Christopher Golden: We will – as we often do – jump ahead in time a little, but the last couple of pages of CHAPEL OF BONES set us off in a particular direction and we’ll be following up on that.  We made it pretty clear that vampires and vampirism were only a symptom of the illness threatening the world.  Now we’re going to see vampires less, but the evil seeping into the world is spreading and the worship of the Red King is a growing problem that could lead to catastrophe.

Now that it’s announced, are there any other hints you can give us about The Witch of Harju? Where will the story take place? Who will likely serve as the main antagonist?

Christopher Golden: You’re going to meet some new characters, maybe begin to understand the state of evil in Baltimore’s world.  What we try to do with all of these stories is bring you a tale on two levels.  On one level, it should be a solid Baltimore story in its own right, but on the other, it should add to the overall narrative of this world and where we’re headed.  THE WITCH OF HARJU does that, I think…but it also takes us in a new direction.  Current readers will have new information to contemplate but the same dark, twisty path Baltimore’s been on, but it’s also a great place for new readers to come in.  Also, I’m thrilled to be working with Peter Bergting.  He’s a hugely talented guy and I’ve been wanting to do a project with him for quite some time.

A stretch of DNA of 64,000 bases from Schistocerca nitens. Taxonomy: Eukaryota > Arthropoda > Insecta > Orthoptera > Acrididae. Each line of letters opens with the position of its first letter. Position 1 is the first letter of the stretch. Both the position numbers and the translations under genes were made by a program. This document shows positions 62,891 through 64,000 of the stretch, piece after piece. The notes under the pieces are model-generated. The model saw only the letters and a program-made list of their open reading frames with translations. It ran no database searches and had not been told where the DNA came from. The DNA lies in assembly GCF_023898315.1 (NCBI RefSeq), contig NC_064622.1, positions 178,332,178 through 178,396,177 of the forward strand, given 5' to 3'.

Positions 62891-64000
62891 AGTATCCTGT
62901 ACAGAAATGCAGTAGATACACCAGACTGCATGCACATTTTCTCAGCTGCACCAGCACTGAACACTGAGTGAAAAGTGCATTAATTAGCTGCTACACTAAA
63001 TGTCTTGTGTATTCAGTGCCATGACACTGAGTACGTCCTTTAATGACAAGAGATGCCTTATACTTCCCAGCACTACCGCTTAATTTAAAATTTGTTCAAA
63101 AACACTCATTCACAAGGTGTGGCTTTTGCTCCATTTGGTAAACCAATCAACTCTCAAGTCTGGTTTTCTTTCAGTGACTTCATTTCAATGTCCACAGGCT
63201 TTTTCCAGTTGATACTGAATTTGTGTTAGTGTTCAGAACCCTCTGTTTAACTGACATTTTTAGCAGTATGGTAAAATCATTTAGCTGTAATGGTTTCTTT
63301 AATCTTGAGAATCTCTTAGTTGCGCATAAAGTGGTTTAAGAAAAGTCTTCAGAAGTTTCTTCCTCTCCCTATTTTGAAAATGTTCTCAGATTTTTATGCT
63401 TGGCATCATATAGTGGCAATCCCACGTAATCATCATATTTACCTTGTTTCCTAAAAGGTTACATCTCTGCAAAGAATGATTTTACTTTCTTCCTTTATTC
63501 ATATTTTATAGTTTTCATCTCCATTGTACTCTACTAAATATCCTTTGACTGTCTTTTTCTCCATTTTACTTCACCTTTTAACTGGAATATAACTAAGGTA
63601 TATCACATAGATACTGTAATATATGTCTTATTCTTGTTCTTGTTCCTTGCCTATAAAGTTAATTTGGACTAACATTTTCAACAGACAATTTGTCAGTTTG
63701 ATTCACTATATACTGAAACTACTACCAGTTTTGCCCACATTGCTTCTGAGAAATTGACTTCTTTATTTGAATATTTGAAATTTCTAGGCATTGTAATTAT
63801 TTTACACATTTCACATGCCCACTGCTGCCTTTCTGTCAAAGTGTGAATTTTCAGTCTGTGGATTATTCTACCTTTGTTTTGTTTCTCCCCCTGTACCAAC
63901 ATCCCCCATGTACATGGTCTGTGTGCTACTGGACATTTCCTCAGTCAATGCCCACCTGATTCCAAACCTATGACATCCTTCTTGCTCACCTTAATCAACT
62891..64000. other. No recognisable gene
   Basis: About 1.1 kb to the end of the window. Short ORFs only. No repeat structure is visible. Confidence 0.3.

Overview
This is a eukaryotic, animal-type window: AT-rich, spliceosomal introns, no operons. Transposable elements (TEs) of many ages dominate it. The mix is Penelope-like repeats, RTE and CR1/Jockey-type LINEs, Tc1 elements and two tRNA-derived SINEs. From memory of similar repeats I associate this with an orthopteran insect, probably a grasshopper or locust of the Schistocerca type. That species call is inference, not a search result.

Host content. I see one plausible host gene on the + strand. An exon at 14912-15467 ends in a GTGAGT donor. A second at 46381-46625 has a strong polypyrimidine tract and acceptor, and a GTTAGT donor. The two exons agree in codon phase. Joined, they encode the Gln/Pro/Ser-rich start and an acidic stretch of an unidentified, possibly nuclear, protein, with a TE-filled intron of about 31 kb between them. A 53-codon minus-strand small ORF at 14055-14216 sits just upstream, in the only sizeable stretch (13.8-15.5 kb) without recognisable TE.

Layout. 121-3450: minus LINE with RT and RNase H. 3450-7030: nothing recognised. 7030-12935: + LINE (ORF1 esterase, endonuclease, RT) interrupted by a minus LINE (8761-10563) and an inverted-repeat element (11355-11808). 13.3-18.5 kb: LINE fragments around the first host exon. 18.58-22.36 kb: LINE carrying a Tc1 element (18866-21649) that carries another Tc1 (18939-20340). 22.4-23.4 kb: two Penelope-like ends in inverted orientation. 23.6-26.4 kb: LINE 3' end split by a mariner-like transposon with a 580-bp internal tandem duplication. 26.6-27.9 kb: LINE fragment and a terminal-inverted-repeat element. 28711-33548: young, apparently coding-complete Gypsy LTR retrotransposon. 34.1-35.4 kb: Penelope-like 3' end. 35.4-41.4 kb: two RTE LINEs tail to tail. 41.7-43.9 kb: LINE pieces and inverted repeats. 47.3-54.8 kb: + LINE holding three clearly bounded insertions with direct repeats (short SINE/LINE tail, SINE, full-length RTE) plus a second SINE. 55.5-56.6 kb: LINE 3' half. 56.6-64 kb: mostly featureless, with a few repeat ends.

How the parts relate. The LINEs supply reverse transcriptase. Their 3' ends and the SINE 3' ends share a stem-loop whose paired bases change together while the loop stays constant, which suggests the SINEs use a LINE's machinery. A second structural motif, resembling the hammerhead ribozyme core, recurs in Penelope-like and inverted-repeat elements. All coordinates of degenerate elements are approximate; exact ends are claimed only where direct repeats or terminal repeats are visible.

Do you have any other upcoming comic book projects you’re able to discuss, or is Baltimore your main focus at the moment?

Christopher Golden: Comics wise, the only things I’m working on at the moment (that I can discuss) are BALTIMORE and the CEMETERY GIRL graphic novel trilogy I’m writing with Charlaine Harris.  The first volume hit in January and made it to #1 on the New York Times list.  Book two is being drawn by the amazing Don Kramer now, and Charlaine and I are putting the finishing touches on the script for book three.


Peter Bergting debuts in the Mignolaverse!